She loves her new job, which involves sorting and drafting answers to the avalanche of mail received by Secretary-General Kofi Annan. In fact, only weeks into the job, she is acquainted with Annan, and has met several other notables, including the president of Columbia University and President Benjamin Netanyahu of Israel.
Graham Pratt, this year's winner of the Governor-General's Silver Medal for having the highest undergraduate marks in the university (4.28), enrolled in his German studies program as a means to end.
"I was trying to get into medical school," the 30-year-old Pratt confessed, "and my GPA from my BSc in Biology just wasn't high enough."
Studying a language opened up a new world to him. "Coming from a science background, I had never been exposed to the arts -- literature, history or philosophy. The classes were tiny, and I loved it."
Pratt started with Italian, but found himself drawn to the difficult but rigourously logical grammar of German. "It took me two years to master it, but it's extremely interesting." He also went to Germany several times as a tourist to practise his language skills.
And will he finally get into medicine? "If not, I have a back-up plan to do a graduate degree in agricultural and bio-systems engineering," Pratt said. "I love university. In fact, I'd love nothing better than to teach there."
Computer Science student Joseph Said defended his PhD thesis during this winter's ice storm in a stairwell -- the only lighted part of the Webster Library Building.
Said had come from Lebanon during the turmoil of the University's 1992 shooting incident, and got his bearings by staying with Peter and Mary Pikes via the International Students' Office Homestay program.
His biggest motivation came from his mother. "She had invented this older brother who was supposedly studying for his PhD in Canada, that my brother and I were encouraged to emulate. She created this story to push us to educate ourselves by writing, reading and creating stories to please our 'virtual' brother. This has a lot to do with how hard I study and my desire to learn."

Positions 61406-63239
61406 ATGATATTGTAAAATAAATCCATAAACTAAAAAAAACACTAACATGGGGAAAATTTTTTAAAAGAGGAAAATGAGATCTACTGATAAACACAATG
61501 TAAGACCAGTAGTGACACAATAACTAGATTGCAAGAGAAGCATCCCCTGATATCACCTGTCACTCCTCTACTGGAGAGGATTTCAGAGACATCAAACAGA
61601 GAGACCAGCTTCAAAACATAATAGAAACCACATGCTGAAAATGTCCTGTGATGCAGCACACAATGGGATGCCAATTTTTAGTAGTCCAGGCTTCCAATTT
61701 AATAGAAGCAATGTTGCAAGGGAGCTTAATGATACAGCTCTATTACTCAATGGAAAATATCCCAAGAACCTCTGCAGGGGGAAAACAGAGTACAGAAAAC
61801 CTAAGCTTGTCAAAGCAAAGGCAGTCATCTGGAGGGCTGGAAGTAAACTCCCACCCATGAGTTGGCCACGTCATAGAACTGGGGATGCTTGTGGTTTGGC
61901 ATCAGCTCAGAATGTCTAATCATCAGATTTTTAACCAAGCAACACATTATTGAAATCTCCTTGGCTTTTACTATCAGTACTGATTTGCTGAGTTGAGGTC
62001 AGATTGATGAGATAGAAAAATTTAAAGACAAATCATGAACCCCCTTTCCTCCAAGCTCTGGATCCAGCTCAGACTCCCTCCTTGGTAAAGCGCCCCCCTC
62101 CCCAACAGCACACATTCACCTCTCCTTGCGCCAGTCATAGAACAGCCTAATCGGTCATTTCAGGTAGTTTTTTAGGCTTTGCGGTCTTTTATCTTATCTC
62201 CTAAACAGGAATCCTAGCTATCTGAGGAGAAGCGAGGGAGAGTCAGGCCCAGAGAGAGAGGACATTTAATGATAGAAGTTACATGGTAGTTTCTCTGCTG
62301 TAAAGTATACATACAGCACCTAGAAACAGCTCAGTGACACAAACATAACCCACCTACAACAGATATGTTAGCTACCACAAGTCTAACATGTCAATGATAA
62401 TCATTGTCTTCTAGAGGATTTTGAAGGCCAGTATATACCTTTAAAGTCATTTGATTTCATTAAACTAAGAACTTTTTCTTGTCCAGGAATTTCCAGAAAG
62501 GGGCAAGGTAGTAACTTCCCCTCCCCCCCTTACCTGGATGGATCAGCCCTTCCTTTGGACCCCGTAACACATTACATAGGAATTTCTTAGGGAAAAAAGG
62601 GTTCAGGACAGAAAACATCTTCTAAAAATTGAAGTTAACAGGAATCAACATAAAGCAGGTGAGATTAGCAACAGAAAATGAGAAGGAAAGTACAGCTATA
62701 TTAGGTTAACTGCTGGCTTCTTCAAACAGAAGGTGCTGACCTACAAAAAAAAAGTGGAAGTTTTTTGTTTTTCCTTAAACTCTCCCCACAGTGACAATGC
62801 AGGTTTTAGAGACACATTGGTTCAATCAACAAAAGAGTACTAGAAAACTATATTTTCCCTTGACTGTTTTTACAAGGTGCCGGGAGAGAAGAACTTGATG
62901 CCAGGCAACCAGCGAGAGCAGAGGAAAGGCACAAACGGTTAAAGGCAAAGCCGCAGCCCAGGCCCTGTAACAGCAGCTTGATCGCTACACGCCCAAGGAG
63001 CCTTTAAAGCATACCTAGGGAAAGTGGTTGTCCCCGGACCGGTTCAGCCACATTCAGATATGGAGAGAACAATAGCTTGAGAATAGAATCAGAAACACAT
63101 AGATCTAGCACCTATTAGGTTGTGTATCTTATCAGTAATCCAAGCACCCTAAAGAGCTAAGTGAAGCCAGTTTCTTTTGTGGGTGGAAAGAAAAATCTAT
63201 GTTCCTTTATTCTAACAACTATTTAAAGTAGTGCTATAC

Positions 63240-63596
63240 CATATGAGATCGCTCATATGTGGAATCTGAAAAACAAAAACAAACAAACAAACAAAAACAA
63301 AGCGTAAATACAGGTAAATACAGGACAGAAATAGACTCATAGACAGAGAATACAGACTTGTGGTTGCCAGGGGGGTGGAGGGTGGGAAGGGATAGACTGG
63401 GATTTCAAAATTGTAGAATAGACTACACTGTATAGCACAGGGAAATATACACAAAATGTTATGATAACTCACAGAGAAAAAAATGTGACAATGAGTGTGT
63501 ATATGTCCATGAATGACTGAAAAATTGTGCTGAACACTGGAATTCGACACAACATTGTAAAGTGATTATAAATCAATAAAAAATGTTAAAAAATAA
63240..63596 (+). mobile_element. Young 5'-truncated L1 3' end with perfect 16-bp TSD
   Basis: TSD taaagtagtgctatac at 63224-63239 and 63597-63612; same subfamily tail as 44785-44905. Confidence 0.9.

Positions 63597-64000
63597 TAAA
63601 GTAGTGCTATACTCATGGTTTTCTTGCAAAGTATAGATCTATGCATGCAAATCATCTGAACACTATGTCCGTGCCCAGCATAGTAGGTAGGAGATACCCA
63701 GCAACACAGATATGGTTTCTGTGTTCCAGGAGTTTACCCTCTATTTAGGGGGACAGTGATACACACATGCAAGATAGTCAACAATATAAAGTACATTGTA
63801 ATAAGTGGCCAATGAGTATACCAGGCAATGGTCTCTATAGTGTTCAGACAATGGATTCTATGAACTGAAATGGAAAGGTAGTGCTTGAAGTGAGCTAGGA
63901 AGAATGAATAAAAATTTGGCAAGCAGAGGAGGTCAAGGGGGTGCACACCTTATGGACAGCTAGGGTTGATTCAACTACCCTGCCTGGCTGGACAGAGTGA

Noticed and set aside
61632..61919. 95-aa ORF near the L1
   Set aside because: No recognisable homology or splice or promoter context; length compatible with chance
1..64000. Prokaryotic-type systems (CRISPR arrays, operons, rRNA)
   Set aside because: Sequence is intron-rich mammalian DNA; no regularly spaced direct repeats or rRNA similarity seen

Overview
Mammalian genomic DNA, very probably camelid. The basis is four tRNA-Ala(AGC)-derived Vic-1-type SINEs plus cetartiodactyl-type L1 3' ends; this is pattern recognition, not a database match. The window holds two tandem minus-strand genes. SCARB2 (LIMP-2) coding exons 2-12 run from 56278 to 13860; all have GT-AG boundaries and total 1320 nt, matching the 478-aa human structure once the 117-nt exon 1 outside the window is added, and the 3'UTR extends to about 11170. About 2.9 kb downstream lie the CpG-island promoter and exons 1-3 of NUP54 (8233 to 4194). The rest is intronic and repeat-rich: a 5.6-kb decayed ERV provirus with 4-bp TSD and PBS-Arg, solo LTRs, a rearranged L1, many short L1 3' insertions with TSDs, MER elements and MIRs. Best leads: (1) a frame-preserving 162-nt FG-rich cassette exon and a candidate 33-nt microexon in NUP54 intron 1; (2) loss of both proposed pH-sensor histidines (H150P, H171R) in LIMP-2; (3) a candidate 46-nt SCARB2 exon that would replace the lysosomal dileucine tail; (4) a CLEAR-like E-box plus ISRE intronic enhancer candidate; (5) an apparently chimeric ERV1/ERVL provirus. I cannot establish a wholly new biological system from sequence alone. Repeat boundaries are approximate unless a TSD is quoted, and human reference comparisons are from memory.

During his five years at Concordia, Said completed an MA and a PhD with an A average. He has now received a two-year NSERC grant to do post-doctoral research on document processing with Concordia's Computer Science Professor Ching Suen and Michael Strobel of the Université de Montréal's Psychology Department. Said himself taught software engineering to undergraduates this semester.
As part of his research, he is developing software that will recognize and analyze handwriting. "It's a mixture of computer science and psychology," Said said. "Not a lot of work has been done on it, and we're trying to make it automated. It involves scanning data and performing different algorithms to recognize the characters."
But Said also has a distinctly compassionate -- and enterprising -- side. Last year, he set up a bone-marrow testing clinic with the help of the Red Cross and Rector Frederick Lowy to find a match for a friend dying with leukemia. He hustled for support, prepared posters and publicity, and got 200 donors who yielded two positive matches.
Now he has taken on the role of the "virtual brother" -- he's an inspiration for his young sister back in Lebanon.
"When you grow up in a country that is burning down around you," Said said, "you quickly learn that the only thing you can work on is yourself."
- Eugenia Xenos
Mike Savatovsky: Journalism leads
Mike Savatovsky is this year's winner of the $1,500 Al Cauley Award, given every year by CJAD to an outstanding student in the Broadcasting Journalism program.
But Savatovsky isn't going to be a broadcast journalist, he's going into medicine. "I'd always wanted that, but I thought I was too dumb," he confessed. "Then I went into Journalism, and I realized I wasn't.
"I'll use things like the research skills, the ability to work by myself, initiative, determining who to talk to for information. For me, journalism was not an end in itself, but a tool."
Also, congratulations to Philippe Germain, who won a Mix-96 bursary of $500 in competition with other Journalism and Communication Studies students. - BB